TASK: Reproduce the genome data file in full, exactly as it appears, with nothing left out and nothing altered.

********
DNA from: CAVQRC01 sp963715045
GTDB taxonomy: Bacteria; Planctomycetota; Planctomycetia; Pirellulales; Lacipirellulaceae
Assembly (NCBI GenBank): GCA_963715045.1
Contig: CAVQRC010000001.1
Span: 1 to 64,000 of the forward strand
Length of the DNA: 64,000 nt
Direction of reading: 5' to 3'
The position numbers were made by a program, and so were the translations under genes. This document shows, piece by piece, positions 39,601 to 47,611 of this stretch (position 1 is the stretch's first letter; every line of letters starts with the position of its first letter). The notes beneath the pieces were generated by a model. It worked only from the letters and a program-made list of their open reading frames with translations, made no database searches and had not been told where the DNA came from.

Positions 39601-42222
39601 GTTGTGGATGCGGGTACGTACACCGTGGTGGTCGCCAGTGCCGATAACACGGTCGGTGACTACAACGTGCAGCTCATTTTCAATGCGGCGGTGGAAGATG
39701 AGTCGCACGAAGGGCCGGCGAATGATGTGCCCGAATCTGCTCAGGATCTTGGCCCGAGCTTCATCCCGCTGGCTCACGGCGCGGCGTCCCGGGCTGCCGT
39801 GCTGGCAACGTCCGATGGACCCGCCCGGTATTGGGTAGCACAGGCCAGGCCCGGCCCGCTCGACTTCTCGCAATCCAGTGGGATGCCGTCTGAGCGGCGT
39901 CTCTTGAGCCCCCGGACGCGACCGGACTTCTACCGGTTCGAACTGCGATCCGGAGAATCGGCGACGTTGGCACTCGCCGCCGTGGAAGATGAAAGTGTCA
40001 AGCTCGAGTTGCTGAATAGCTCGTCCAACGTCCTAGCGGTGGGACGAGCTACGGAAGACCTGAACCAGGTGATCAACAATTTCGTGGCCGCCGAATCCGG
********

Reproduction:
DNA from: CAVQRC01 sp963715045
GTDB taxonomy: Bacteria; Planctomycetota; Planctomycetia; Pirellulales; Lacipirellulaceae
Assembly (NCBI GenBank): GCA_963715045.1
Contig: CAVQRC010000001.1
Span: 1 to 64,000 of the forward strand
Length of the DNA: 64,000 nt
Direction of reading: 5' to 3'
The position numbers were made by a program, and so were the translations under genes. This document shows, piece by piece, positions 39,601 to 47,611 of this stretch (position 1 is the stretch's first letter; every line of letters starts with the position of its first letter). The notes beneath the pieces were generated by a model. It worked only from the letters and a program-made list of their open reading frames with translations, made no database searches and had not been told where the DNA came from.

Positions 39601-42222
39601 GTTGTGGATGCGGGTACGTACACCGTGGTGGTCGCCAGTGCCGATAACACGGTCGGTGACTACAACGTGCAGCTCATTTTCAATGCGGCGGTGGAAGATG
39701 AGTCGCACGAAGGGCCGGCGAATGATGTGCCCGAATCTGCTCAGGATCTTGGCCCGAGCTTCATCCCGCTGGCTCACGGCGCGGCGTCCCGGGCTGCCGT
39801 GCTGGCAACGTCCGATGGACCCGCCCGGTATTGGGTAGCACAGGCCAGGCCCGGCCCGCTCGACTTCTCGCAATCCAGTGGGATGCCGTCTGAGCGGCGT
39901 CTCTTGAGCCCCCGGACGCGACCGGACTTCTACCGGTTCGAACTGCGATCCGGAGAATCGGCGACGTTGGCACTCGCCGCCGTGGAAGATGAAAGTGTCA
40001 AGCTCGAGTTGCTGAATAGCTCGTCCAACGTCCTAGCGGTGGGACGAGCTACGGAAGACCTGAACCAGGTGATCAACAATTTCGTGGCCGCCGAATCCGG